Giuseppe Penone: A Tree in the Wood
Yorkshire Sculpture Park
26 May 2018 - 28 April 2019
Review by Kristina Foster
Part of the thrill of going to see Giuseppe Penone’s work at the Yorkshire Sculpture Park is that you are able to feel something of the curiosity that the artist experienced as a child as he went to forage for natural materials in the idyllic woodland of the Piedmonte, Northern Italy. Entering YSP, which was founded by Peter Murray in 1977 on the 500-acre Bretton Hall estate, the bucolic view of the West Yorkshire hillside becomes interrupted as sculptures by Henry Moore, Barbara Hepworth and Ai Weiwei leap out from their hidden pastures, and it is quickly apparent that this is no ordinary country walk.
Some turn their noses up at the concept of sculpture parks as environmentalist, hippy-dippy fads, preferring the cold neutrality of the gallery instead, but it seems almost perverse to ignore the natural landscape that has inspired Penone’s sinewy, eclectic tree sculptures. They are, after all, products of the artist’s immersive enquiry into the dynamic cosmos of the forest: ‘I feel the forest breathing / and hear the slow, inexorably growth of the wood / I match my breathing to that of the green world around me.’
The interconnectedness of bodily and arboreal forms, breath and breeze, sap and blood, branches and limbs, skin and bark - Penone’s work traverses these intersections to collapse the boundaries between the human body and the natural world. This permeability takes the visitor on a journey of identification and alienation throughout the exhibition. ‘Trattenere 6, 8, 12 anni di crescita’ (2004 -2016) is the first work on show in the Underground Gallery, a liminal indoor and outdoor space. A bronze cast of the artist’s hand grips a tree trunk which crumples under it like flesh. This is characteristic of Penone’s playful and occasionally unsettling use of materials as he uses bronze casts to recreate the texture of bark which is, in turn, manipulated to evoke human anatomical parts, for instance, flayed skin in ‘Equivalenze’ (2016).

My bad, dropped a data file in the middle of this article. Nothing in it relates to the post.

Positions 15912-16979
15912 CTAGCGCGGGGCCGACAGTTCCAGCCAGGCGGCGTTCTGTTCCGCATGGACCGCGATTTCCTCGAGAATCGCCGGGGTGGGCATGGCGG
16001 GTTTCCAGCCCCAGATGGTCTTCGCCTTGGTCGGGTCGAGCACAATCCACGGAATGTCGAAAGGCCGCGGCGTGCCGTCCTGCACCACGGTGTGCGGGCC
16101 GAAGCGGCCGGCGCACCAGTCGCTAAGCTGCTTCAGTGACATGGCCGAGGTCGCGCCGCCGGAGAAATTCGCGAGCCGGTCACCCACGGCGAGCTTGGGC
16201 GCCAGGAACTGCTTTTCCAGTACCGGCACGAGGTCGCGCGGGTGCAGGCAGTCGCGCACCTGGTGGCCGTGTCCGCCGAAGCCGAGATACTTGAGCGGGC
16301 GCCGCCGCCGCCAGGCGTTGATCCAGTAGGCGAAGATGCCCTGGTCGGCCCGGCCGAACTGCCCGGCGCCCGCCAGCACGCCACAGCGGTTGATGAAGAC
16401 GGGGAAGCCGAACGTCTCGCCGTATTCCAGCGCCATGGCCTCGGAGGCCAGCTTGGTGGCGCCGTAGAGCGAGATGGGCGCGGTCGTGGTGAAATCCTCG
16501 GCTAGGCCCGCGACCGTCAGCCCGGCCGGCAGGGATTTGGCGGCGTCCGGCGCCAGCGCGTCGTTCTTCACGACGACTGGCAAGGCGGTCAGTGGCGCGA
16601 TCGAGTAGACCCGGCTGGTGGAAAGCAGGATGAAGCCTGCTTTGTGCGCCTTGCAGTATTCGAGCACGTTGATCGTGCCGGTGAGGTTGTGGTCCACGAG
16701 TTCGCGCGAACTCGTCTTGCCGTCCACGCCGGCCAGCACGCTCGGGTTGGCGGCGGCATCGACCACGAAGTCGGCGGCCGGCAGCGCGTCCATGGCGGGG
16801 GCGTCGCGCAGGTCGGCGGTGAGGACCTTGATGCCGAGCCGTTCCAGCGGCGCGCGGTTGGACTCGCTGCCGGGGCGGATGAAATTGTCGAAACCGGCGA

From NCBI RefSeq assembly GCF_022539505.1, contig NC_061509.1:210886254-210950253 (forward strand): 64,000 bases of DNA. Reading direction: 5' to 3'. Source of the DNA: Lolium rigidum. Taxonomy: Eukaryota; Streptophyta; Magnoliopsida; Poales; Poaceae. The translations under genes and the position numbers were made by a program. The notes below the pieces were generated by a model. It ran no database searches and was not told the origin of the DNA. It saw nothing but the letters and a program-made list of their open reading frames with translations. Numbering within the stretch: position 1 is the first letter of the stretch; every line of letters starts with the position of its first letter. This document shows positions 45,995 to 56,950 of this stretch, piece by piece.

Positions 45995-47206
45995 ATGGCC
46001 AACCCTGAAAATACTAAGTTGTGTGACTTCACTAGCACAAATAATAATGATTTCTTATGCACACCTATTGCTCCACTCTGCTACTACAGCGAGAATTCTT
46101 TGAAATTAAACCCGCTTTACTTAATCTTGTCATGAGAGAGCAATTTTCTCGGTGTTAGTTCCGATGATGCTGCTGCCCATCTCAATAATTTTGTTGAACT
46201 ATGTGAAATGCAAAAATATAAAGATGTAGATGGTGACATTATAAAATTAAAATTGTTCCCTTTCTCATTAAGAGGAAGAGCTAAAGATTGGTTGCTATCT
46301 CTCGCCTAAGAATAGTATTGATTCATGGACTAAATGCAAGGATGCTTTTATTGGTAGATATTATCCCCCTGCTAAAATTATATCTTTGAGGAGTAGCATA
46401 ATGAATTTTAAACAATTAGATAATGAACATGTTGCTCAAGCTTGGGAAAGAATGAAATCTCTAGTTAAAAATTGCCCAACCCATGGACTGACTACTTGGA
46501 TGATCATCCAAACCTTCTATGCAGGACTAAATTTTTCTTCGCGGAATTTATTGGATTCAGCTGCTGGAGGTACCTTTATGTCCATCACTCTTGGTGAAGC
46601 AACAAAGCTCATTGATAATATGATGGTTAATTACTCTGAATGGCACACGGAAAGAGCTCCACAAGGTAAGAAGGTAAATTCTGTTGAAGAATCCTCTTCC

Walking into the garden, I experience a vertiginous unease under the towering structure of ‘In bilico’ (2012), a bronze cast of a tree propping up a boulder, as smooth as a giant ostrich egg. Further down the garden is In bilico’s more ‘twisted’ twin sister, ‘Luce e ombra’ (2014), whose branches crane down into the shape of an optic nerve. Positioned amongst the manicured hedgerows and round topiaries of an eighteenth century garden, these weird forms begin to take on a nonsensical, Carrollian feel. In this arboreal wonderland, the trees really do have eyes.
Inside the gallery, ‘Matrice’ (2015), a 30-metre-long bisected and disembowelled fir tree, extending the length of the gallery, is the obvious apex and epicentre of the exhibition. Penone has carved out a growth ring within the tree’s innards, allowing you to peer down a smooth, curvaceous line. Excavation is a technique used frequently by Penone as he attempts to find ‘the tree within’, that is, the artistic form within the natural material. However, this smooth surface contrasts the rigid branches which protrude rudely out of its body. This is another idiosyncrasy of Penone’s sculptures which always purposely stop short of being beautiful, foregoing the omniscient power of the artist in order to mirror the stubbornness of nature to resist satisfying symmetry or curvilinear shapes.
The use of wood, twigs and leaves in his work seems to recall Penone’s artistic output of the 60s and 70s, as part of the Italian art movement ‘Arte Povera’ (Poor Art), which placed an emphasis on the use of throwaway materials. However, today, Penone does not shy away from monumentalizing mediums. In ‘Indistinti confini – Holona’ (2016), the artist reproduces the form of a tree in both bronze and marble, carving out an astonishing verisimilitude which inevitably evokes the skill of his Renaissance forefather, Gian Lorenzo Bernini. Indeed, it is hard not to believe that this piece in some way pays homage to Bernini’s ‘Apollo and Daphne’ (1622 - 1655), as the sculpture’s marbled roots recall the twigs sprouting from Daphne’s fingers. Perhaps the emotional and transformative effect of nature is not the point behind Penone’s more subtle work, but in the pastoral surroundings of YSP, the image of the Ovidian landscape is never far off, and this exhibition certainly offers a modern take on the human desire to return to nature and the appeal of metamorphoses.